But as people say, new levels, new devils. I was getting promoted. I was on my way up. I went up to a VP role for a national education organization. In the midst of that, somewhere along the way, I had to be disrupted. I was advocating for black and brown children, at the table, but my kids weren’t in the same school. While these things are fine, I was making decisions for other kids that weren’t the same decisions I was making for myself, but I didn’t get it. I was in two worlds.
That wasn’t until one day, my 14-year-old came home and said, “I don’t want to be black anymore.” It was gut-wrenching. She was at a predominantly white Christian school. I thought I did everything that I was supposed to do. She came home and this was the assignment that she had been given. They were supposed to be reinforcing colors and character and all that good stuff. As you can see, you get down to dark, which is not a color might I add, and the thought was dark means I am a sinner and I can’t get in, but white means washed clean and now I can get in. That was tough.
I didn’t realize as an influencer, I had internalized racist beliefs. I internalized beliefs about children on the strength of race. I’ve prided myself on being woke, but I had to look at the daily moves and actions that I was making and I needed to be disrupted. That is where this whole movement comes from. There’s a book by Ibram X. Kendi, he talks about it. He says the only thing wrong with black people that we think something is wrong with black people. He says that’s the real black on black crime because we’re all perfectly imperfect. Everything we need is within us.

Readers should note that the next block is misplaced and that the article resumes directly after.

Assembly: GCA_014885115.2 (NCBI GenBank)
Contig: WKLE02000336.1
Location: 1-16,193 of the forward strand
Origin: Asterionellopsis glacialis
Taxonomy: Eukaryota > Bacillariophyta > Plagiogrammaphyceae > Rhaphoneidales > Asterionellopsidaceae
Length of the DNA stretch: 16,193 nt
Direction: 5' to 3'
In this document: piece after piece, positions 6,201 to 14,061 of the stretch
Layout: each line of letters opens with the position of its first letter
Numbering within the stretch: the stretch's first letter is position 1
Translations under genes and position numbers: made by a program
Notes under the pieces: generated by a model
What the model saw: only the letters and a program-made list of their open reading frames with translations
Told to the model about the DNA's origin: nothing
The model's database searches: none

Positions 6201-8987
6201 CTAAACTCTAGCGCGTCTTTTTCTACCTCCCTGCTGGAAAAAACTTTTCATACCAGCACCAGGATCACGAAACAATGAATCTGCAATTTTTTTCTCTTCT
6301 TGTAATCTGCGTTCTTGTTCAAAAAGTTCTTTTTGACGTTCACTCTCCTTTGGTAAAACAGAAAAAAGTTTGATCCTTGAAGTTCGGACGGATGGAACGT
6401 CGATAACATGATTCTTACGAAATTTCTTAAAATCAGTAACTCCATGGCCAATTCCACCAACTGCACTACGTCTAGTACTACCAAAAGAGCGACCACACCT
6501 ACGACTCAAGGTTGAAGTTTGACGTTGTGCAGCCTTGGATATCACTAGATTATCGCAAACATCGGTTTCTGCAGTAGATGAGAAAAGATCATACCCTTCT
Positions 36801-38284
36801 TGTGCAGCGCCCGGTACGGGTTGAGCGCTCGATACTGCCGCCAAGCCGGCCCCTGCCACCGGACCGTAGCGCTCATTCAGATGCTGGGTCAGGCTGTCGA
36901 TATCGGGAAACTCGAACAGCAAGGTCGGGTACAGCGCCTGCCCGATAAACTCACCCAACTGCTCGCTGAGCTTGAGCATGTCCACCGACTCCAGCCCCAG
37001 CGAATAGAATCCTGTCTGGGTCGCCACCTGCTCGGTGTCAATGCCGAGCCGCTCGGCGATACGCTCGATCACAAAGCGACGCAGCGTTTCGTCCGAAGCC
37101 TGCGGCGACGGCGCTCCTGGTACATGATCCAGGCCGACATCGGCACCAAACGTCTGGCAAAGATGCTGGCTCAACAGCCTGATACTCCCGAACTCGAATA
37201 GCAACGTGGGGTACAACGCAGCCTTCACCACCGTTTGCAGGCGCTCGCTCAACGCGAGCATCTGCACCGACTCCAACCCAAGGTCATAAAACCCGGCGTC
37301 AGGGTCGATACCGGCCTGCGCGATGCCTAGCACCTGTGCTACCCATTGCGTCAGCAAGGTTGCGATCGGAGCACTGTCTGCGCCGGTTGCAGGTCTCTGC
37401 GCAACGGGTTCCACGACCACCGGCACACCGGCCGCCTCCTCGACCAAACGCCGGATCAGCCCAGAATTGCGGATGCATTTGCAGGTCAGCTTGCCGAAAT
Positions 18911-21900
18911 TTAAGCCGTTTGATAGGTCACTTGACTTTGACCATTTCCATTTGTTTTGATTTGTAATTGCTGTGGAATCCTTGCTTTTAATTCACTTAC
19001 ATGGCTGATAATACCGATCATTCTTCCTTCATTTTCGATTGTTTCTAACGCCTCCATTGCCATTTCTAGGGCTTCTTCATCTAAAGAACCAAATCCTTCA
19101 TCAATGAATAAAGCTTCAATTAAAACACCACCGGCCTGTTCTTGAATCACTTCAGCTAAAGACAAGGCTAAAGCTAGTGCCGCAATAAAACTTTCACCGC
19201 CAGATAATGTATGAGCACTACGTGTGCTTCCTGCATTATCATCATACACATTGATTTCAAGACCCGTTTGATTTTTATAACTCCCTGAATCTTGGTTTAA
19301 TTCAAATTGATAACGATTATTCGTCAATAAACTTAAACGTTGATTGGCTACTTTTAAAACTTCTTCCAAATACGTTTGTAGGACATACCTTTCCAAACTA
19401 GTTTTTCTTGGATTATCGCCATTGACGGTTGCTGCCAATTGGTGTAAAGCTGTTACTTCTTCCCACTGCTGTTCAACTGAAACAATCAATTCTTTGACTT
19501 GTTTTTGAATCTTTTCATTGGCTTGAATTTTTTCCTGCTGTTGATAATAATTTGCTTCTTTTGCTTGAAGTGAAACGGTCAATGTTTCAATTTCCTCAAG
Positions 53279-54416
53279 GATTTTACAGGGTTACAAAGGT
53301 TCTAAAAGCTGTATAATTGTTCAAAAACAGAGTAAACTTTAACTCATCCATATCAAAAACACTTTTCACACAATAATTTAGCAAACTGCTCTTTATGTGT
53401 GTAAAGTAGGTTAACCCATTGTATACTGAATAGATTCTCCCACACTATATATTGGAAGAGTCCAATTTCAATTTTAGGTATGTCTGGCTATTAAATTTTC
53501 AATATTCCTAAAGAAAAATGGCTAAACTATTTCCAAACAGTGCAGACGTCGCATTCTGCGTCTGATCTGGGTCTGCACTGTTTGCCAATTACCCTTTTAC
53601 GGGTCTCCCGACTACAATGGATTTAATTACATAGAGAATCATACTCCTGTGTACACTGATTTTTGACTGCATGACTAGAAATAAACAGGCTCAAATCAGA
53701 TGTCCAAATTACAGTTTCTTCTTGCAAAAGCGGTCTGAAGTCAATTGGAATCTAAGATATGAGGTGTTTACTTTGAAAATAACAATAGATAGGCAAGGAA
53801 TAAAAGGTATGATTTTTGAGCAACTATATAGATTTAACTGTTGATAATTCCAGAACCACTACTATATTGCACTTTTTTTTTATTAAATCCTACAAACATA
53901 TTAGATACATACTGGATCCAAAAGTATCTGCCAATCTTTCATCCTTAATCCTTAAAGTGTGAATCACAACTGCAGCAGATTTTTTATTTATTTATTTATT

I had come to that narrative. I made a commitment from that point on. I moved my daughter. I put her in African-centered school. I had to lead with her loving herself because every message that she received in the society said that we weren’t enough. From Disney, the princess and the frog, you get one black princess, she’s the servant or she’s poor and it’s like the frog. There’s all these messages and that’s the disruption. We have to disrupt the stories we are being told every day. We have to unite with people who don’t look like us, don’t think like us, and be willing to listen and embrace different perspectives.
The Power of Self Disruption
That gets into our approach at Disruptive Partners. We position individuals, organizations, and communities to, number one, unite in unorthodox ways by creating that space where the great minds come together. We believe that great minds don’t have to think alike, but they do need to come together. To out-think what we create these experiences that allow the single mom in the black community to unite with the CEO of an organization so that they both can start as trusted advisors and thought partners to one another. Finally, to lead. We believe that the community, the people, staff, everybody, when we do things correctly and we exchange this information, we set individuals up to solve their own problems and to solve their own solution.
That’s what this work ultimately is about. In our first phase, it is always self disrupt. Ask yourself what is your proximity to the problem? Are you in power? Are you positioned to oppress? The second is unite, but not unite for grouping. A lot of times we like to unite with other like-minded people. That’s a nuance there. Are we pushing each other to be innovative, to think about a different way, to honor and respect all people? Again, out-think. Commit. Are we making very real commitments? Are we aligning our Black Lives Matter statements to real strategic priorities, to measurable impact, measurable goals? Then are we coming back around to those most impacted to assess where we are landing on those goals? Finally, to demand. To get clear, to elevate solutions like to shift from the problem to the promise.